On Morning Joe today the panel featured another video segment from a series of Bloomberg Politics/Purple Strategies Iowa focus group interviews in which they sought to find a broad mix of voters from each party and find out what it is they’re looking for in the upcoming presidential election. The interviews are conducted by John Heilemann (I know…) and I rather liked the idea when I first heard about it, but after seeing the results I’m not sure how informative this process has been.
This segment focused on a few different questions regarding the experience and ideology of the potential candidates, including questions of how important it is for them to be “conservative.” (Whatever that means in each of their minds.) Before getting into it, here’s the video. It’s only about five minutes long.
The first question out of the gate here has to do with experience, but the way Heilemann phrases it seems to leave the respondents rather confused. They are offered a choice of someone who knows how government works and is experienced in that way, or someone who can bring change to the system. I can sympathize with the focus group, because I wasn’t even sure what he was asking. Is experience as a Governor not “experience” in terms of being president? One woman responded by pointing to Donald Trump as a guy who has made a lot of money and could, of course, turn the economy around. Another tried to sort out the difference between experience as a governor or as a senator and finally decided they were both okay.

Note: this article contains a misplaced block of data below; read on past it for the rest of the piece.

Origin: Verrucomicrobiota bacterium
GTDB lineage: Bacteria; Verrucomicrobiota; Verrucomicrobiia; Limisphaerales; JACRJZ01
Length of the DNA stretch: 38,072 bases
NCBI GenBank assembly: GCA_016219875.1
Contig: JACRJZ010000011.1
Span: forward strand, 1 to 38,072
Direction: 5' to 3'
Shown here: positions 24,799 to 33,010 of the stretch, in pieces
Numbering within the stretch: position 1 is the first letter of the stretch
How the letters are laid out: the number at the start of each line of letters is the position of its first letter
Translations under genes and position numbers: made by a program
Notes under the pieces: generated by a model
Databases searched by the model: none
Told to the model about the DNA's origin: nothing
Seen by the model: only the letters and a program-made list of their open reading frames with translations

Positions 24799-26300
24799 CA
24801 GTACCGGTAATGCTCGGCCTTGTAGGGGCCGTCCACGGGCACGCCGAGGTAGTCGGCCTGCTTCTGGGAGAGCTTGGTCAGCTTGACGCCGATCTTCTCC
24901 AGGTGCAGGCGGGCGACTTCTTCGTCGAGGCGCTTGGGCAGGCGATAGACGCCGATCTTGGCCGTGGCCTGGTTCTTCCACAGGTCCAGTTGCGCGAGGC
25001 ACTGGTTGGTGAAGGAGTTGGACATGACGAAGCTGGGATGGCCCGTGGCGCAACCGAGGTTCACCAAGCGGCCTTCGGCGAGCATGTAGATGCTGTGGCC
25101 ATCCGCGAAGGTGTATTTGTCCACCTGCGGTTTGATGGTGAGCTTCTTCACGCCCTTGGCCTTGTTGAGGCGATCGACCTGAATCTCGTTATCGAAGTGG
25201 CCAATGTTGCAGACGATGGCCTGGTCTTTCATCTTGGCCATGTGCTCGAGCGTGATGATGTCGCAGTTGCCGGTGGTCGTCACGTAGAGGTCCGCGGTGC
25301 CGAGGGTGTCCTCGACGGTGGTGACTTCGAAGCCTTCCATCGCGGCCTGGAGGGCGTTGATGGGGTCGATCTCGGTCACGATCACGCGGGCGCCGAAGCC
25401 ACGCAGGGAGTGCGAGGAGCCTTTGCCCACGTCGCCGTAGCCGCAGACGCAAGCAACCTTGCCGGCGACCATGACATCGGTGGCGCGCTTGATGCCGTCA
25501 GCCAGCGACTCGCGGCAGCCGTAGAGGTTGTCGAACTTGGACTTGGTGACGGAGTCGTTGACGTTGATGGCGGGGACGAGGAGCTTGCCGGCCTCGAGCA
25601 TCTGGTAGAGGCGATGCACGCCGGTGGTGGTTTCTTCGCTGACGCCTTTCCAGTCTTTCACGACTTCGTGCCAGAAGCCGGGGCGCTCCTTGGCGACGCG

Perhaps more interesting is the issue of conservatism.
HEILEMANN: How many people in the room… is it important that the Republican nominee be a conservative?
Half the people on the panel raised their hands. John goes on to ask of the other half, do they want a moderate? Could they be either? Is moderate what you’re looking for?
One woman straight up says she wants a moderate, while a man on the end of the row seems to hedge on the question.
I think there’s different levels of conservatism. I mean, you’ve got the far right. If you elect someone like that, good luck. You’re going to have gridlock… the same thing. Just an elephant instead of a donkey.
I suppose the questions which come out of this for me boil down to both the media’s incentive to put their thumb on the scale and the long standing debate over definitions of various terms in the American political lexicon. First of all, how representative was this panel? I don’t even know how you go about screening people to assemble a focus group like that. If you ask them their leanings ahead of time you’ve essentially negated the value of the exercise. If you open it up to just anyone who is registered and likely to vote in the primary, but is undecided, then you might get a more honest sample.
But beyond that, it’s tough to imagine the Iowa primary crowd being that uninterested in political ideology. Half of them don’t care if the word “conservative” applies to the candidate? And of the ones that do, they seem to define conservative as being someone who is incapable of working with the other party. This isn’t to say that the other party is always worth working with, but it seems a rather reductive factor in making a decision that important. And even for the ones who raised their hand on the Big C question, are thy thinking about social issues or economic strategies or foreign policy? It would be nice if they filled out some sort of a survey after the focus group was finished to see where they fell on the spectrum and how representative they are of the primary electorate as a whole.
So what do you think? Is Iowa shifting as compared to a decade ago or are journalists just missing the mark on how to sample them?